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Lessons from the Korean Constitution and Constitutional Court

SHARE   |   Thursday, 19 July 2018   |   By Dr Letshwiti B. Tutwane
Lessons from the Korean Constitution and Constitutional Court

Africa Awake!

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This week I continue with observations from my recent Korean trip. This was a great opportunity to meet some of the finest constitutional scholars from all  over world who gathered under the auspices of the International Association of Constitutional Lawyers: from countries such as India, Algeria, South Africa, USA, Cameroon, Nepal, Nigeria, Morocco, Kyrgyzstan, Mozambique, Mexico, Brazil, Spain, Germany, Italy, Japan, Russia, Australia and many others. Amongst some of the high profile delegates were Justice Bheki Maphalala, the Chief Justice of Swaziland (a Wits PhD law candidate), the Chief Justice of New Zealand Dame Sian Elias (who spoke at the plenary, Justice Ibrahim Moustapha from the Constitutional Court of Niger, Prof. Miroslaw Granat (a retiree from Poland’s Constitutional Court) and Justice Carlos Bernal-Pulido from Colombia (formerly a law professor at Macquarie University, Australia), who also spoke at the plenary. One of the biggest law conferences in the world, and held every four years, it discussed burning issues such as terrorism and human rights and migration and human rights and prospects of a world constitution.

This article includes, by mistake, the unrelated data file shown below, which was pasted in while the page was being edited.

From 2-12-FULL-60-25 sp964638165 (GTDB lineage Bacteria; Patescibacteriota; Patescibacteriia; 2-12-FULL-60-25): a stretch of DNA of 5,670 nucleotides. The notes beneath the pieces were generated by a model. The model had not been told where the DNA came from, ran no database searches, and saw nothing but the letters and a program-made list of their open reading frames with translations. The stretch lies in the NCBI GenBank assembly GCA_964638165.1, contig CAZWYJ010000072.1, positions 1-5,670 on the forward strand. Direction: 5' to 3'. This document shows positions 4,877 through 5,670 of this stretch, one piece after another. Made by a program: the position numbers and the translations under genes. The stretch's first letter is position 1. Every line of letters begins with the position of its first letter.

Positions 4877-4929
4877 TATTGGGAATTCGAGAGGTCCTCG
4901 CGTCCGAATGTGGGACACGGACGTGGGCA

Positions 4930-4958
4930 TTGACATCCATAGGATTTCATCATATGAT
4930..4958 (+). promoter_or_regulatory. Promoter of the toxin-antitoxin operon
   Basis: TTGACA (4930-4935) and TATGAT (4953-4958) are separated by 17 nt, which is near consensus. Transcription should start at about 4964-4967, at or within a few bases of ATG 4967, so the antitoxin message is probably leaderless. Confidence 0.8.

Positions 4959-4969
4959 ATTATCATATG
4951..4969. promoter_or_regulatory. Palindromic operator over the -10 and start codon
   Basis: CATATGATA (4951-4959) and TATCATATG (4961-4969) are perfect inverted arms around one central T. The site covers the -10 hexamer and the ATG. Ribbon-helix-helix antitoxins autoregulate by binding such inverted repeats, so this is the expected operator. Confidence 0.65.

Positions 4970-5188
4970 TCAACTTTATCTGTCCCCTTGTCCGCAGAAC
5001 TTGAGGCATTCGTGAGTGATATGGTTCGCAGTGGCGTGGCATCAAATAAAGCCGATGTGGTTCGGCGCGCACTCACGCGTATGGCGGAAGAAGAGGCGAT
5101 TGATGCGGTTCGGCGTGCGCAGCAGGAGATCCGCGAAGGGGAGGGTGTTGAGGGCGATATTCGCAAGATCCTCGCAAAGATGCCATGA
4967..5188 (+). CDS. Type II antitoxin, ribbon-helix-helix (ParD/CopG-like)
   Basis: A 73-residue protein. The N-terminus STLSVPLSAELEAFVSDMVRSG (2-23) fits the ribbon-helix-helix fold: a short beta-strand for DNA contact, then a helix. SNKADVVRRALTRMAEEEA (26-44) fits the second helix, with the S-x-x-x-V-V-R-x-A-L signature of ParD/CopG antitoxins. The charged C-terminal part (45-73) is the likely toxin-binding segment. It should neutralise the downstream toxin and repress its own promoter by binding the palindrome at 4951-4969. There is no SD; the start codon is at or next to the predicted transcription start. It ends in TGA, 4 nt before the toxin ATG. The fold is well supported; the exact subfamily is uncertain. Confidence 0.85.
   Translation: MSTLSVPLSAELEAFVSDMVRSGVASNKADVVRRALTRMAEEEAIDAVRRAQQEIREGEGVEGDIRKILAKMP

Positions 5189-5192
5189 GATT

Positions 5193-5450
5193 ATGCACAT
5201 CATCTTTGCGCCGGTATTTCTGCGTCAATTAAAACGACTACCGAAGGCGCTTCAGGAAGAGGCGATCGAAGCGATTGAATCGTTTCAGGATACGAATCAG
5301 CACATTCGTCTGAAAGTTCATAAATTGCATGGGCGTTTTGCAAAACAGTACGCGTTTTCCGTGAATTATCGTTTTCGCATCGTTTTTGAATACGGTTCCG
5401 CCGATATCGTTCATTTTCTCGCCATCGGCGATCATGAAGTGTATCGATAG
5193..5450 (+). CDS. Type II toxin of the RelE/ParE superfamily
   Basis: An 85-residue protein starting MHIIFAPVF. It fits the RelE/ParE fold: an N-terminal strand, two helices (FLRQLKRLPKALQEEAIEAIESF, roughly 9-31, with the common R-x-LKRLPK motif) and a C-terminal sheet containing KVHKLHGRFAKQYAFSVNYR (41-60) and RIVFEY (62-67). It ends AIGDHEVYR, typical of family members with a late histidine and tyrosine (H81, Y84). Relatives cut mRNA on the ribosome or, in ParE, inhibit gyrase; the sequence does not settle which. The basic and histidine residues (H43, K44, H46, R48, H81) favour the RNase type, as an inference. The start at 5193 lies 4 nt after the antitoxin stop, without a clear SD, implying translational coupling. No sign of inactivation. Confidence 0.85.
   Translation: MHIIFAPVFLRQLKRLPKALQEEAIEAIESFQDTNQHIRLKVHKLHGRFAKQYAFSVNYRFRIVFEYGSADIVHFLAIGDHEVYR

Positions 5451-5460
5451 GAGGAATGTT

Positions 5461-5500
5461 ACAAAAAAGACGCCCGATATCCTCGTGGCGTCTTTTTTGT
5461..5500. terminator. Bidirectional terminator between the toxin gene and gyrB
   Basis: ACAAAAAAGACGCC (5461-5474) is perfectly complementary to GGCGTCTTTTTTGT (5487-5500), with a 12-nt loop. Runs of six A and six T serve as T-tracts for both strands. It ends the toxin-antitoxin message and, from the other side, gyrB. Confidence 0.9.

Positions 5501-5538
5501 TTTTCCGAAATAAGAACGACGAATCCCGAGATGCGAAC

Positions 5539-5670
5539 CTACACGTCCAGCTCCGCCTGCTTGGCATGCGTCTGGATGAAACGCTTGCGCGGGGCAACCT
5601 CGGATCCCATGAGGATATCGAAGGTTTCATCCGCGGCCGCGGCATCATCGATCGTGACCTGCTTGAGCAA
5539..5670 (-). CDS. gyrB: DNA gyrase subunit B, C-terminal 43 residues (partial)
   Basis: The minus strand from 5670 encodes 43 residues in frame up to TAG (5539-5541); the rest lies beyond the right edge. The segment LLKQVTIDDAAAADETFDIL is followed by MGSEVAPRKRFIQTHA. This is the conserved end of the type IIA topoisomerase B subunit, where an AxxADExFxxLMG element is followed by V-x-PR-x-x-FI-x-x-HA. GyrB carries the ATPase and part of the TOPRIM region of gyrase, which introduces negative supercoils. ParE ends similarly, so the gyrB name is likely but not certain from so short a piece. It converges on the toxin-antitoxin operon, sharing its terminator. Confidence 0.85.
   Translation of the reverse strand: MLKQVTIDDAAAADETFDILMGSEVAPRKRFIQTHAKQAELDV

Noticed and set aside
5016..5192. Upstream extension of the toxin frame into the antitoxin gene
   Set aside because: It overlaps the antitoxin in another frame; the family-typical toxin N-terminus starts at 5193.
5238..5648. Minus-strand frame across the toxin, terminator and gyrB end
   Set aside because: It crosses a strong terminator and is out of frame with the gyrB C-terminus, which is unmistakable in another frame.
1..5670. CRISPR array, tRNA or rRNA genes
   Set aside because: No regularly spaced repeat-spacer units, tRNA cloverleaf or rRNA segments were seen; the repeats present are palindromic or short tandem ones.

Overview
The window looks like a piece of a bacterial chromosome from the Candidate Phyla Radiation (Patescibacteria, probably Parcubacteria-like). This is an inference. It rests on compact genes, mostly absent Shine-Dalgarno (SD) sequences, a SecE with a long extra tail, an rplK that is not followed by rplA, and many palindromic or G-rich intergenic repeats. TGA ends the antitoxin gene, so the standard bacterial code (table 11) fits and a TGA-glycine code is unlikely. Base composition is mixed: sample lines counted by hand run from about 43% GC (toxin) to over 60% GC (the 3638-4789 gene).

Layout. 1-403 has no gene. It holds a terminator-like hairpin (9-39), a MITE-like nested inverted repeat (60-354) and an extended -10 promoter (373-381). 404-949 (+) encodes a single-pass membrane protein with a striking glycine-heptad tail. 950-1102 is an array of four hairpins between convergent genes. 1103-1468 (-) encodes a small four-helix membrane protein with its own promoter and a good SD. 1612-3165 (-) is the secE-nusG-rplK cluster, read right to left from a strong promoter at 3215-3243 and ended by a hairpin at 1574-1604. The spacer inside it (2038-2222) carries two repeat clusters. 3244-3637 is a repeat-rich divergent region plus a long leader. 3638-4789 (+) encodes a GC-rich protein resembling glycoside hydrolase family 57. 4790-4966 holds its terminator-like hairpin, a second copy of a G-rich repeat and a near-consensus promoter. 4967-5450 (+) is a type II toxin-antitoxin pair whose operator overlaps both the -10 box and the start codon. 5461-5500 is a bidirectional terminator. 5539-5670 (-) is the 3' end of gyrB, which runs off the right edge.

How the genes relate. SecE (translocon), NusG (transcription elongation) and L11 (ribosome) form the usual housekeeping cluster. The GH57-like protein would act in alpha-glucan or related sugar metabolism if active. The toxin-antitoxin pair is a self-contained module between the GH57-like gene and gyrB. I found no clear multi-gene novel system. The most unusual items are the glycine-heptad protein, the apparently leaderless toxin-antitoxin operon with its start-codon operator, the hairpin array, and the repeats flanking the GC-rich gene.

This time I focus on Korea’s Constitutional Court and some outstanding aspects of the country’s Constitution.